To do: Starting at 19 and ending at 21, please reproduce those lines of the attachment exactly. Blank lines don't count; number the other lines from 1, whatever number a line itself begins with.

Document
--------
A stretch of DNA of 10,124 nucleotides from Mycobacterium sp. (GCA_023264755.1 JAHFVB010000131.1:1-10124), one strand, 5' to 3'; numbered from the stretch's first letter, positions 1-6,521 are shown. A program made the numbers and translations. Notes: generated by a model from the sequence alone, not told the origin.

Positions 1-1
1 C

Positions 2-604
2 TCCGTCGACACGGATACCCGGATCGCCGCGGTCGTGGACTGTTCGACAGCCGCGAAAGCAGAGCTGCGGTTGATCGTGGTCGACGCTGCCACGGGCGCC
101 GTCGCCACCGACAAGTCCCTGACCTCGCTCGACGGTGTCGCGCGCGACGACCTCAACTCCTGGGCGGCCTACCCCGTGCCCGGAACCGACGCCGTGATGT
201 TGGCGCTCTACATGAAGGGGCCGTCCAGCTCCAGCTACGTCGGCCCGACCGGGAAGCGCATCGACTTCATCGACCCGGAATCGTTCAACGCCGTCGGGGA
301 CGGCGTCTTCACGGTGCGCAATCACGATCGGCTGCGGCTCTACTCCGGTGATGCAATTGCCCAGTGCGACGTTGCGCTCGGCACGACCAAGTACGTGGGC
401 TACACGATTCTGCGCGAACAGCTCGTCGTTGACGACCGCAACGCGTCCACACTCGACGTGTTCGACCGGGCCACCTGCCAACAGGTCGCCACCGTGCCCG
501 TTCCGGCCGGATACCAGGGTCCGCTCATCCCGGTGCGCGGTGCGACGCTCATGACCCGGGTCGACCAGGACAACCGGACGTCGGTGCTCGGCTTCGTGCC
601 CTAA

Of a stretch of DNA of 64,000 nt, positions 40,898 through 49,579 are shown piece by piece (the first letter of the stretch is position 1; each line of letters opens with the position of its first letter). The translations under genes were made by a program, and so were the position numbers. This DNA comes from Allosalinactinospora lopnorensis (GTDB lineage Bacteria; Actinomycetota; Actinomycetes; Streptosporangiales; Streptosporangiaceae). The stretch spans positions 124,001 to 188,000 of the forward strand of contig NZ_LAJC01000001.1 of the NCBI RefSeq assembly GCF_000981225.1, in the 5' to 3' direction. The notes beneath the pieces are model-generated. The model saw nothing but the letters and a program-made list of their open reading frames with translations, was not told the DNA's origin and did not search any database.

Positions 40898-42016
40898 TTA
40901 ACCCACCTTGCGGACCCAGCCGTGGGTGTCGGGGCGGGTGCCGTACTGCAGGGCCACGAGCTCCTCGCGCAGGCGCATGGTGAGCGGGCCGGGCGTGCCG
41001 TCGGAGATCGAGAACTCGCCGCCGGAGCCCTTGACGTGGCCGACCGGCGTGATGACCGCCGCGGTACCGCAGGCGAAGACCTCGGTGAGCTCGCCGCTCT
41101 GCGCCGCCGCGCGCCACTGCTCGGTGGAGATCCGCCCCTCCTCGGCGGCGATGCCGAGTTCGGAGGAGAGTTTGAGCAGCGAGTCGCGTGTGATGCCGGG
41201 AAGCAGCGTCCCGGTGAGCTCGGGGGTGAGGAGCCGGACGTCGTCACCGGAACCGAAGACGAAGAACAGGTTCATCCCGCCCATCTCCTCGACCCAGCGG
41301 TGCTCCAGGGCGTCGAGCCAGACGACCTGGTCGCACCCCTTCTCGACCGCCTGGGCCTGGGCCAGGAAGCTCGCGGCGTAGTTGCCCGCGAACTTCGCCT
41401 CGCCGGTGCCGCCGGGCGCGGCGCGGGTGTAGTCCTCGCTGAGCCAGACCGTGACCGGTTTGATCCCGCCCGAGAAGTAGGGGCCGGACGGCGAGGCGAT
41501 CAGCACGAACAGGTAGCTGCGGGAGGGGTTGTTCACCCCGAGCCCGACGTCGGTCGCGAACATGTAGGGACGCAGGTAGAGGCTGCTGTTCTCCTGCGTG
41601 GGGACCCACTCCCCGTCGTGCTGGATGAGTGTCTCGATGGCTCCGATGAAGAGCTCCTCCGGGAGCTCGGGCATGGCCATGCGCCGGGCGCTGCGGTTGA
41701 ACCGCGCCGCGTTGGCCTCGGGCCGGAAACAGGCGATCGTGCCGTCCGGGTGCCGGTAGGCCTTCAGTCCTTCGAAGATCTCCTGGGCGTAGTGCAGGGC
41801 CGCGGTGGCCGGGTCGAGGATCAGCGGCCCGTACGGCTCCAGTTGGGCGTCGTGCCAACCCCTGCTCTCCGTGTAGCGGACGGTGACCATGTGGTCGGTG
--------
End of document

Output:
41301 TGCTCCAGGGCGTCGAGCCAGACGACCTGGTCGCACCCCTTCTCGACCGCCTGGGCCTGGGCCAGGAAGCTCGCGGCGTAGTTGCCCGCGAACTTCGCCT
41401 CGCCGGTGCCGCCGGGCGCGGCGCGGGTGTAGTCCTCGCTGAGCCAGACCGTGACCGGTTTGATCCCGCCCGAGAAGTAGGGGCCGGACGGCGAGGCGAT
41501 CAGCACGAACAGGTAGCTGCGGGAGGGGTTGTTCACCCCGAGCCCGACGTCGGTCGCGAACATGTAGGGACGCAGGTAGAGGCTGCTGTTCTCCTGCGTG